Tuesday, January 24, 2012

More Robot Teachers

"Students, Meet Your New Teacher, Mr. Robot

LOS ANGELES — The boy, a dark-haired 6-year-old, is playing with a new companion.

The two hit it off quickly — unusual for the 6-year-old, who has autism — and the boy is imitating his playmate’s every move, now nodding his head, now raising his arms.

“Like Simon Says,” says the autistic boy’s mother, seated next to him on the floor.

Yet soon he begins to withdraw; in a video of the session, he covers his ears and slumps against the wall.

But the companion, a three-foot-tall robot being tested at the University of Southern California, maintains eye contact and performs another move, raising one arm up high.

Up goes the boy’s arm — and now he is smiling at the machine.

In a handful of laboratories around the world, computer scientists are developing robots like this one: highly programmed machines that can engage people and teach them simple skills, including household tasks, vocabulary or, as in the case of the boy, playing, elementary imitation and taking turns.

So far, the teaching has been very basic, delivered mostly in experimental settings, and the robots are still works in progress, a hackers’ gallery of moving parts that, like mechanical savants, each do some things well at the expense of others.

Yet the most advanced models are fully autonomous, guided by artificial intelligence software like motion tracking and speech recognition, which can make them just engaging enough to rival humans at some teaching tasks..."

Read the full article at its source: http://www.nytimes.com/2010/07/11/science/11robots.html?scp=4&sq=FIRST+student+robotics&st=nyt

Robot Helps Kids with Autism Communicate 

AND this excellent article...

"The RUBI Project: Preschoolers and autistic children benefit from teacher robots

Computer scientists from the University of Southern California have designed a three-foot-tall robot named “RUBI” to teach autistic children using repetitive therapy.
The researchers believe that RUBI could help “train” an autistic child to learn various social interactions, such as how to understand one’s personal space, and how to identify sad or happy emotions. (Researchers state that essentially RUBI was designed to “act like a cautious child hoping to join a playground game”). Although RUBI wasn’t programmed to speak, it does have to two words in can pronounce: “Uh-huh,” whenever a child comes closer to it, or “Aww,” if the child moves away. The robot is also designed to maintain eye contact, and can move its arms up and down.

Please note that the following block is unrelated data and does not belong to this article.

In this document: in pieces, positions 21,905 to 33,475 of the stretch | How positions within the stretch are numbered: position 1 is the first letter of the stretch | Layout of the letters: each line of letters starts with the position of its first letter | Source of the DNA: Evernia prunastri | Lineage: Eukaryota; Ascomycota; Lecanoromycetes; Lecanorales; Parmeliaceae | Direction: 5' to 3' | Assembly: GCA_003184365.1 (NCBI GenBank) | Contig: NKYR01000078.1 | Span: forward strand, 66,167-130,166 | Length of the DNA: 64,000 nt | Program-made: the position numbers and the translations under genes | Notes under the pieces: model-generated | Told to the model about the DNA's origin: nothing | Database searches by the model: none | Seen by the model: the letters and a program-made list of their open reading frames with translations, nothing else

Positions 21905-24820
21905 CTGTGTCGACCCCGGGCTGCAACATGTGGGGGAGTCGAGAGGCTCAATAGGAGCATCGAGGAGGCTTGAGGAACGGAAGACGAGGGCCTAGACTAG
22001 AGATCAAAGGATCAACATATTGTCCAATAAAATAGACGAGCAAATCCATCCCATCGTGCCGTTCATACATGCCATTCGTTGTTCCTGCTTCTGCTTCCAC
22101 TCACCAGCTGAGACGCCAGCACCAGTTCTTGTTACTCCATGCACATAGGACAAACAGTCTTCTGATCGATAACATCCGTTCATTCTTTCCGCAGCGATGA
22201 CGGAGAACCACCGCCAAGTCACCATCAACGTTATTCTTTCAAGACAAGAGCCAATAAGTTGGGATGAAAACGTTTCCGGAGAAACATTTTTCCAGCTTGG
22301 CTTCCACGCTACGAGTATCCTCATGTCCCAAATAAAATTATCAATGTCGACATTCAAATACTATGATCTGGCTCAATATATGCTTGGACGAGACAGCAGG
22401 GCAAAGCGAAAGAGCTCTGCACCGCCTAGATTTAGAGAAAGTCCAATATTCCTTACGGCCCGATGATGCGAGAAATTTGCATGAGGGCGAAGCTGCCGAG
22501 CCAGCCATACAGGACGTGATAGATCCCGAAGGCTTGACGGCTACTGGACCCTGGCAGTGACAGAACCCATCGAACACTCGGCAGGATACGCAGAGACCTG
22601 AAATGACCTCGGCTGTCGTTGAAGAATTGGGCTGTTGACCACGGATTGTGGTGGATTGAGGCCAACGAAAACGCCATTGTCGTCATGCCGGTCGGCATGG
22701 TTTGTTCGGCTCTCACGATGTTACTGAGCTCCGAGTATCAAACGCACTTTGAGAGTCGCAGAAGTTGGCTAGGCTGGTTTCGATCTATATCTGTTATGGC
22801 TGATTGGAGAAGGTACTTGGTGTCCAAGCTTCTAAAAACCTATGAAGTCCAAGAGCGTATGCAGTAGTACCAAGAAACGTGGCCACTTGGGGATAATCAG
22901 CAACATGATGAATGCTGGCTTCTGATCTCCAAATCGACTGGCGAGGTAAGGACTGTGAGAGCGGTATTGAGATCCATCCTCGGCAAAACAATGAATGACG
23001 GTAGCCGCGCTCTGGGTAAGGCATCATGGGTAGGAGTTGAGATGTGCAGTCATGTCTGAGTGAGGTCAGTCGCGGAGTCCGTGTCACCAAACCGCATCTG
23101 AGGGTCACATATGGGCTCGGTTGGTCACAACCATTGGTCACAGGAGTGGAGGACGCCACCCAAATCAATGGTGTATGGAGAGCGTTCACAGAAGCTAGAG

The researchers have already tested RUBI on a 6-year-old autistic child, and throughout their teaching session he was interacting with the robot, and even mimicked its movements. RUBI was also tested on a preschooling class, and the researchers claim that the robot actually improved their test scores. However, when RUBI was first introduced to the preschoolers, two males students started to pick on the robot and pulled its arms off. The engineers then programmed RUBI to cry when its arms were pulled, and amazingly enough the children backed off as soon as they heard the robot’s sobs.

Will robots eventually replace human teachers? In South Korea, it’s already happening..."

Read the full article at its source: http://www.onlinedegrees.org/the-rubi-project-preschoolers-and-autistic-children-benefit-from-teacher-robots/

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